• Property financial statements. These should include income and operating statements for the last three years and, if possible, pro forma statements going forward.
  • Rent roll, if applicable. The rent roll should show the current rent and operating expenses (CAM) paid for each tenant, including escalations, security deposits held, original and remaining term of each lease, and whether there are any renewal options. Additionally, the rent roll should show if any tenant has expansion options, rights of first refusal, or options to purchase.
  • Maintenance reports. Maintenance reports for the property should include scheduled, planned, and recently completed maintenance.
  • Schedule of material contracts. Include those that can be cancelled on 30 or fewer days’ notice to the vendor or provider as well as those that must be assigned to and assumed by the buyer at closing.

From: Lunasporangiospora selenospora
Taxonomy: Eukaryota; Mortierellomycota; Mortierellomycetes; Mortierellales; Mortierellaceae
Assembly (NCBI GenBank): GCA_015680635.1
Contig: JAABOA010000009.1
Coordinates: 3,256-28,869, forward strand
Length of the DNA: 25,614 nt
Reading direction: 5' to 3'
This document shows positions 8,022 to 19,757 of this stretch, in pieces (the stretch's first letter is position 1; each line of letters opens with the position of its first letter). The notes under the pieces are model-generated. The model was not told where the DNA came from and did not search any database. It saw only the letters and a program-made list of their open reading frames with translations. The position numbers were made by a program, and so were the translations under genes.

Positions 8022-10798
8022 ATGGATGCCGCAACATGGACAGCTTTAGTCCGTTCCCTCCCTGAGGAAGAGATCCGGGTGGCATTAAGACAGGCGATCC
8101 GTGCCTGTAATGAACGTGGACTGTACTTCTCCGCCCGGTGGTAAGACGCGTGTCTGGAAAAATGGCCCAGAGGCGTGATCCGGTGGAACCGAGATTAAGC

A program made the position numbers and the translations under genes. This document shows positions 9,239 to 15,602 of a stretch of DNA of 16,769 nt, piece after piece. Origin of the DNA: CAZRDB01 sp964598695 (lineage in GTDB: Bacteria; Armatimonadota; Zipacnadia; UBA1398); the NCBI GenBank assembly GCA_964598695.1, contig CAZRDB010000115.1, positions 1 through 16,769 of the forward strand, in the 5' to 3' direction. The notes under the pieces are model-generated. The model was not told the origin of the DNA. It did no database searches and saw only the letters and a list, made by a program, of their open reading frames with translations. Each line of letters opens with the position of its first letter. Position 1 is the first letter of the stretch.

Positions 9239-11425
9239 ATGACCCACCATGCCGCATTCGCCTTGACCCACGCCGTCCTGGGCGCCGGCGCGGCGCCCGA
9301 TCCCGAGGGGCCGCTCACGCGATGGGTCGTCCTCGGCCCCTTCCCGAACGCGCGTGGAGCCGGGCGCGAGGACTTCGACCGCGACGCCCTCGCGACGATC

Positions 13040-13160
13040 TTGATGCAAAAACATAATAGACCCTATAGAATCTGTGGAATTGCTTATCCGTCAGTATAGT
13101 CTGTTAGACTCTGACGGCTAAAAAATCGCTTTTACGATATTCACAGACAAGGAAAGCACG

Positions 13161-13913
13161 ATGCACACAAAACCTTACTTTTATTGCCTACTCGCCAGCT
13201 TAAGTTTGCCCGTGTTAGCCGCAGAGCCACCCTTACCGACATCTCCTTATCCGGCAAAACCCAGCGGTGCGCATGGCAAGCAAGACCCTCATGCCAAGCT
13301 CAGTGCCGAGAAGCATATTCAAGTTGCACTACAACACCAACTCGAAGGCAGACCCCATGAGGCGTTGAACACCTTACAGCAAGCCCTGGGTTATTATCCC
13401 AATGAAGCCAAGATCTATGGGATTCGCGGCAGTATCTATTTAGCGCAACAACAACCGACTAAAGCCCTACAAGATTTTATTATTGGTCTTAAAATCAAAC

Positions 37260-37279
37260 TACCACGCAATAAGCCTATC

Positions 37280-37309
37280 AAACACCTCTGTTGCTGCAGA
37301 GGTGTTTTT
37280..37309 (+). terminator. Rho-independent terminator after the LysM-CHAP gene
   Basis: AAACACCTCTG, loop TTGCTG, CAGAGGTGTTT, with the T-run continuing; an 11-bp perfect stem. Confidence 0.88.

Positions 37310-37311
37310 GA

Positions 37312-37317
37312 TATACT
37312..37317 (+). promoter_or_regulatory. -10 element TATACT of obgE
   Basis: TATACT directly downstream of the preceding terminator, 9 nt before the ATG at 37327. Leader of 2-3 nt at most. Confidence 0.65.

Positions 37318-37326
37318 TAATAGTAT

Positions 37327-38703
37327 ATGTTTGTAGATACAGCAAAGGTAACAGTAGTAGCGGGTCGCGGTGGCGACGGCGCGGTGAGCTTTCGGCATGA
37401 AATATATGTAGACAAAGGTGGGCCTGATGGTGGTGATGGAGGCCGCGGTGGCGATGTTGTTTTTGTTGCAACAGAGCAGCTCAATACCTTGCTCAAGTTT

• Prior title policies. Prior title should show the seller’s insured ownership of the property. The buyer can use these as a base to order new title searches for the property.
  • Existing surveys. If available, include topographical and as-built surveys of the property.
  • Third-party reports. Include all environmental and geotechnical reports and prior appraisals prepared for the property.
  • Licenses. Include all licenses, permits, authorizations, and approvals relating to the property

For a sample due diligence checklist, see Commercial Purchase and Sale Due Diligence Checklist.

Non-disclosure Agreement (NDA)

Because much of the information in the due diligence package is confidential, the seller should ask its attorney to prepare an NDA for prospective buyers to sign.

This is a simple agreement where the buyers acknowledge that they are being provided with confidential information prior to entering a contract and they agree not to disclose the confidential information to third parties, except for attorneys, accountants, and other professionals necessary to help them to evaluate whether to enter into the transaction. The NDA provides that such professionals must agree to keep the confidential information private as well.

Getting Ready to Purchase Property


The process of planning to purchase a property begins long before site selection and differs if the purchase is for a land development deal or an existing, operating project. To read the full article click here